Health warning issued as smoke builds from Fraser fire
A HEALTH warning has been issued for those with respiratory problems as smoke from the Fraser Island bushfires continues to affect both its residents and people on the mainland.
The expectation of strong winds on Thursday and Friday spreading more bushfire smoke from
Fraser Island through Hervey Bay and other communities has led to the warning for people along the Fraser Coast, especially those vulnerable to such conditions, to take extra precautions.
While for most healthy adults smoke causes irritation such as itchy eyes and runny noses that
will clear up once the smoke has gone away, for more vulnerable people it can cause more
severe health concerns.
“It’s often the microscopic fine particles in smoke, rather than the larger visible ones, that cause the more adverse health impacts,” Wide Bay Hospital and Health Service Director of Public Health Dr Niall Conroy said.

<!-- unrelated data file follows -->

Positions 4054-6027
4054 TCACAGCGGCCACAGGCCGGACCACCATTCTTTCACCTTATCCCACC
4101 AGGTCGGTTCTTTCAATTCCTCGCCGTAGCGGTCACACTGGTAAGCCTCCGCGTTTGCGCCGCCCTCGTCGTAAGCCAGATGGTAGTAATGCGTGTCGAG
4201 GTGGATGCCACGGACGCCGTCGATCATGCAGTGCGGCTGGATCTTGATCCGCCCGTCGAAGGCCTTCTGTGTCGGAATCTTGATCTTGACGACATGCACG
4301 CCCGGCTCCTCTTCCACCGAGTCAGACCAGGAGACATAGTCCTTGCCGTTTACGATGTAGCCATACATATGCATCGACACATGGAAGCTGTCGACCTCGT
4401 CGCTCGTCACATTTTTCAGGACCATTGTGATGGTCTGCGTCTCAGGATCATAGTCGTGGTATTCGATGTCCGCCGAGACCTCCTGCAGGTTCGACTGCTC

“Vulnerable people such as children, the elderly, smokers and people with pre-existing
illnesses, such as heart or lung conditions, are more sensitive to the effects of breathing in fine
particles and their symptoms can worsen – leading to wheezing, chest tightness and difficulty
“Everyone who sees or smells smoke in their area should check for fire warnings and listen to
your local radio station for updates, but more vulnerable people should also stay indoors with
their closed windows and have their aircon put onto recycle or recirculate.
“People with heart, lung, other serious conditions shouldn’t engage in any vigorous activities
outdoors and should follow their standard medical plans if there is bushfire smoke nearby.”
Anyone experiencing any other health effects from the current smoky conditions on the Fraser
Coast should seek medical advice from their doctor. Anyone having trouble breathing or
experiencing chest pain should seek urgent medical assistance by phoning triple-0.
For other health information call 13 43 25 84 at any time or contact 1374 68 to speak to the nearest Public Health Unit.